A young family have been forced to cancel their holiday after a caravan park refused entry to their brain-damaged son’s service dog.
The Reese family from Murray Bridge, Adelaide, booked a break at the Marion Holiday Park in Bedford Park – a place they had stayed at three times before.
Upon arriving, the family were refused entry because they were travelling with their dog Hunter.
Hunter is a three-year-old Labrador and support dog to their eight-year-old son Logan, who has an acquired brain injury from a tumour he was born with.
Logan is non-verbal, suffers from autism and epilepsy, and is prone to running away, with Hunter being trained to respond in emergencies.
Hunter by Logan’s bedside (pictured) at Adelaide Women and Children’s Hospital
Hunter goes everywhere with Logan (pictured right) giving him daily support and friendship
‘Hunter is such a great support for Logan,’ mother Murrianna Reese told Daily Mail Australia.
‘He will safe bark on command to help us if Logan is running off and Logan will hug him and lays down with him and he is the only way he goes out in public.’
Hunter is always by Logan’s side, even spending time with him in hospital through bouts of treatment, and also helps with Logan’s older siblings Zach and Mystique, who suffer from autism.
But despite this, the Reese family were forced to cancel their trip, when Hunter was refused entry to the caravan park because of their ‘no pets’ policy.
The Federal Disability Discrimination Act states that Hunter is allowed in all public places as an assistance dog in training, and even with appropriate accreditation cards shown by the Reese family, staff refused the family entry to the park.
Hunter is registered with the South Australian Dog and Cat Management Board as an assistance dog, but Ms Reese said the holiday park claimed there was not enough evidence to prove Hunter was a service dog.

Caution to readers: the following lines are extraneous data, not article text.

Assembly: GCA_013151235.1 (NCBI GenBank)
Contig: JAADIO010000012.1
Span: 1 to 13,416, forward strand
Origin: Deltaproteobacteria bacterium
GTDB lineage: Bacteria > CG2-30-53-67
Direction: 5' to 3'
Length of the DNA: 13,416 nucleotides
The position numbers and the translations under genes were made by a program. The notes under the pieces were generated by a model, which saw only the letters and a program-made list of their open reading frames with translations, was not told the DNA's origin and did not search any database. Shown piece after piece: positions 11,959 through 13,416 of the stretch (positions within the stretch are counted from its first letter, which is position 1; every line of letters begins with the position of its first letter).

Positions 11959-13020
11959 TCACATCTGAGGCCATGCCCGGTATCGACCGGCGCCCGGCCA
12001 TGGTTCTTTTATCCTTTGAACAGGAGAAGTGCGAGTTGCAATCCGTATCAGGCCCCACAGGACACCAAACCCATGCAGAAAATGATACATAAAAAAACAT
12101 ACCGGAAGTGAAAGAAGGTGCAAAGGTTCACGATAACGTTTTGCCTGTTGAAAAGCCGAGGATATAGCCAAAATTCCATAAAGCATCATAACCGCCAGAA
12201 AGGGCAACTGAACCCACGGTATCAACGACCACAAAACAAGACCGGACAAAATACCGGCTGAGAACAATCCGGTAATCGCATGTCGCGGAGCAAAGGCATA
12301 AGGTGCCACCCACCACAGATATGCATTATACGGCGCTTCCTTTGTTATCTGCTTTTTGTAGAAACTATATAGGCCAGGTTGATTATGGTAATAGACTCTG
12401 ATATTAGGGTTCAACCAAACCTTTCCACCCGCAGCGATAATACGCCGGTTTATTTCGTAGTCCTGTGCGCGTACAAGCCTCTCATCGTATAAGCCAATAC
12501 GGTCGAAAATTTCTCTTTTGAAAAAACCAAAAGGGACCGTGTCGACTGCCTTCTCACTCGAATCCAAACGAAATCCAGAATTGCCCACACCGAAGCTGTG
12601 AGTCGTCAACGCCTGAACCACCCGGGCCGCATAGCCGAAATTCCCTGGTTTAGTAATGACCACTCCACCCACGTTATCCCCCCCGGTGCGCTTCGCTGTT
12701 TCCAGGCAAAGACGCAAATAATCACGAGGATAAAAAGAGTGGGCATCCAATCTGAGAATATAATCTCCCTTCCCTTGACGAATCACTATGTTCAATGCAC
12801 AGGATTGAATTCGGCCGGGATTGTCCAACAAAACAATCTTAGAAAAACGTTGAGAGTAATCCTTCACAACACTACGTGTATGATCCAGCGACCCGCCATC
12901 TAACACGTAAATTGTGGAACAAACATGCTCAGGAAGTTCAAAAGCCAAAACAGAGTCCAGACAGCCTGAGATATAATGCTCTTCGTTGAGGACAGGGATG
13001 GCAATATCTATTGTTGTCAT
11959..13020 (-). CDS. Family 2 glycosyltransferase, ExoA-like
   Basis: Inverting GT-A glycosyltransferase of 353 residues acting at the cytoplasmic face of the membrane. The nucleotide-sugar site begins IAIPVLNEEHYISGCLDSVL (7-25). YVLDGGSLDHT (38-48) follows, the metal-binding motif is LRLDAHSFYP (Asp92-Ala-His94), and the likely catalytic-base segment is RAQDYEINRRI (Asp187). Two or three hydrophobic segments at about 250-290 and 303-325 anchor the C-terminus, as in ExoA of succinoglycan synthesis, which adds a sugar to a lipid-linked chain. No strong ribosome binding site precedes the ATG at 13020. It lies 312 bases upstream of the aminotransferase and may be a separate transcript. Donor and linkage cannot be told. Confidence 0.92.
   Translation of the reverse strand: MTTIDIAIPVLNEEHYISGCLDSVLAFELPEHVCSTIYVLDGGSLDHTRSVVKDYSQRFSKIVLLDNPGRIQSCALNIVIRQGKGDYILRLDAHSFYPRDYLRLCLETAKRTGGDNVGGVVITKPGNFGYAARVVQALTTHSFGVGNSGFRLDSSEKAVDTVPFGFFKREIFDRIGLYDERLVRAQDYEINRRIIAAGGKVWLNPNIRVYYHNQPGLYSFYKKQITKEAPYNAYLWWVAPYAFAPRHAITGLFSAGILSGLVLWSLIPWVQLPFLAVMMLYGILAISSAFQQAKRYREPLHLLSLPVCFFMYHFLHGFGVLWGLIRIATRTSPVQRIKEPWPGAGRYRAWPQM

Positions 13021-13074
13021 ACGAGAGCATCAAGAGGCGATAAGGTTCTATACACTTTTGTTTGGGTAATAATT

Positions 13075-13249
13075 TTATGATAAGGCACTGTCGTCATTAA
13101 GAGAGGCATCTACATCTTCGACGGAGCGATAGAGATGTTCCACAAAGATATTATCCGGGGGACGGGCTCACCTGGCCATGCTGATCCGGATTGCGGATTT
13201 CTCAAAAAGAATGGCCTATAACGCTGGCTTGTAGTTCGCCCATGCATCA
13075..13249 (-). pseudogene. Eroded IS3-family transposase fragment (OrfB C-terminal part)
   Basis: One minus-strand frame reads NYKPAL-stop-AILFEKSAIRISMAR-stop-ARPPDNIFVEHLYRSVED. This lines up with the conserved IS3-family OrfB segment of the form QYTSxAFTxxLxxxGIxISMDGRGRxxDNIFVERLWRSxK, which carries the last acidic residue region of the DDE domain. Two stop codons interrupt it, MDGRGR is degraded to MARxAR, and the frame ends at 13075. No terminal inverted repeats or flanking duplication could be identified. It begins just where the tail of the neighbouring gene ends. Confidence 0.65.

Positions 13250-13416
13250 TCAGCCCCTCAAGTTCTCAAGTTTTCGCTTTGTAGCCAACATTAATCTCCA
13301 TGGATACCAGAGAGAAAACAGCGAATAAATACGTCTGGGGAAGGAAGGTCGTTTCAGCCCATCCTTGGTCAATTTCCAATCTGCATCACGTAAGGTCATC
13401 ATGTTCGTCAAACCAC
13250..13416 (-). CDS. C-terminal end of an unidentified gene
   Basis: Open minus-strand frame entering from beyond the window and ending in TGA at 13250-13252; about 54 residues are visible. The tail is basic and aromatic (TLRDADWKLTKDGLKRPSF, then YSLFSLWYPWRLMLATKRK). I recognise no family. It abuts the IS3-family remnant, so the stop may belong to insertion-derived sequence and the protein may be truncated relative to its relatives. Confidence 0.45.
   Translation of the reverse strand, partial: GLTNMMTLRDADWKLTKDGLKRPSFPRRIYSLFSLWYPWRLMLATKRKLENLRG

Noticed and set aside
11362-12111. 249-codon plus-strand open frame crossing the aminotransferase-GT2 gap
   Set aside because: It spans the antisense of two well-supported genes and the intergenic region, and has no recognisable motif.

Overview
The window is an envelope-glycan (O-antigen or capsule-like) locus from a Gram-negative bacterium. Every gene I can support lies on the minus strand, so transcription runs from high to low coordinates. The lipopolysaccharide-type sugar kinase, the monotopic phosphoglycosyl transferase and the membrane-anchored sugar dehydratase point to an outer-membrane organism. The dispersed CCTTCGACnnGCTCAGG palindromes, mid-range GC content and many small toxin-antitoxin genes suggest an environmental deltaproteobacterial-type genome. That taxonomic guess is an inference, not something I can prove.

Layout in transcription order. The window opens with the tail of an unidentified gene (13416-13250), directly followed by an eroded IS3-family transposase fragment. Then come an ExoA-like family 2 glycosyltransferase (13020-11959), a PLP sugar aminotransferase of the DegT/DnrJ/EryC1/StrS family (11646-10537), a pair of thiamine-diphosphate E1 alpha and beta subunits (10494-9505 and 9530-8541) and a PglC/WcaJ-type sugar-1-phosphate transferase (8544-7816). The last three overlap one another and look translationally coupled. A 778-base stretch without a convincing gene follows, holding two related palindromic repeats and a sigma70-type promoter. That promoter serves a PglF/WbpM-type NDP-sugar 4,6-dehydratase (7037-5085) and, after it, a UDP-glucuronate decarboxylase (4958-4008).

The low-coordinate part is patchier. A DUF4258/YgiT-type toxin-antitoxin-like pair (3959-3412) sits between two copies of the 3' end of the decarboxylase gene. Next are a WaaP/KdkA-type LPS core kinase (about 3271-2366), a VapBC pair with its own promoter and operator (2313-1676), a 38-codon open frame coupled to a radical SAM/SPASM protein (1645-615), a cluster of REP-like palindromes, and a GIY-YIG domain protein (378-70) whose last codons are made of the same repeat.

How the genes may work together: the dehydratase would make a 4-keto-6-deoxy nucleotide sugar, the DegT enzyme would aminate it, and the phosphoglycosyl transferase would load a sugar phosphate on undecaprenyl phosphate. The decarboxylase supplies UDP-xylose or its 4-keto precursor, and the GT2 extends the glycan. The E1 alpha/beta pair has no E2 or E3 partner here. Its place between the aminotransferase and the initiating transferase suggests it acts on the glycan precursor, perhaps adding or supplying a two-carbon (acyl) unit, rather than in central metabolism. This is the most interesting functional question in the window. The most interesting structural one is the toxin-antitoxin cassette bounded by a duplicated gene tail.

She even showed the staff pictures of Hunter at the accommodation during their most recent trip to the holiday park in March 2018, with caravan park staff claiming they had no evidence of the family bringing a dog into the park on their company files.
Hunter is always supporting the family, pictured with Logan’s sister Mystique in hospital
Hunter (pictured) at the Marion Holiday Park in 2018, where he was recently refused entry
‘I showed the staff and said we’ve been through this ID in the past and they said ‘oh you must have snuck him in,’ Ms Reese said.
‘Staff said that because Hunter is not a vision assistance dog, he is in a different class, but he’s not, they are the same category under the disability discrimination act.’
‘We had previously been allowed in, that’s why we kept coming back.’
Ms Reece said she would be making a claim to the Human Rights Commission, with the Marion Holiday Park potentially facing up to $10,000 in fines for refusing Hunter into the park.
Marion Holiday Park owner Alan Rowett said the caravan park had emailed the family asking for accreditation documents for their dog a week prior to their arrival and received no response.
Murrianna Reese (pictured) was shocked that her son’s assistance dog was refused entry to the park
‘We don’t accept pets, and there are laws regarding service dogs and we meet them, but we didn’t believe the dog was certified.’ Mr Rowett told Daily Mail Australia.
Mr Rowett said the accreditation provided by the family was expired, leading to the dog being denied entry. Ms Reece provided a secondary ID from Brama Labradors which notes Hunter as an assistant dog in training, but it wasn’t deemed valid by staff.
‘The family have been previous guests and we pride ourselves on returning guests, but we have a policy, and we are devastated at the outcome of this situation.’
Mr Rowett said any money that had been paid to the caravan park by the family had been refunded.
Ms Reece took to Facebook to share her plight, asking friends to share her story
Hunter is always moving with the family, pictured with daughter Mystique at Rundle Mall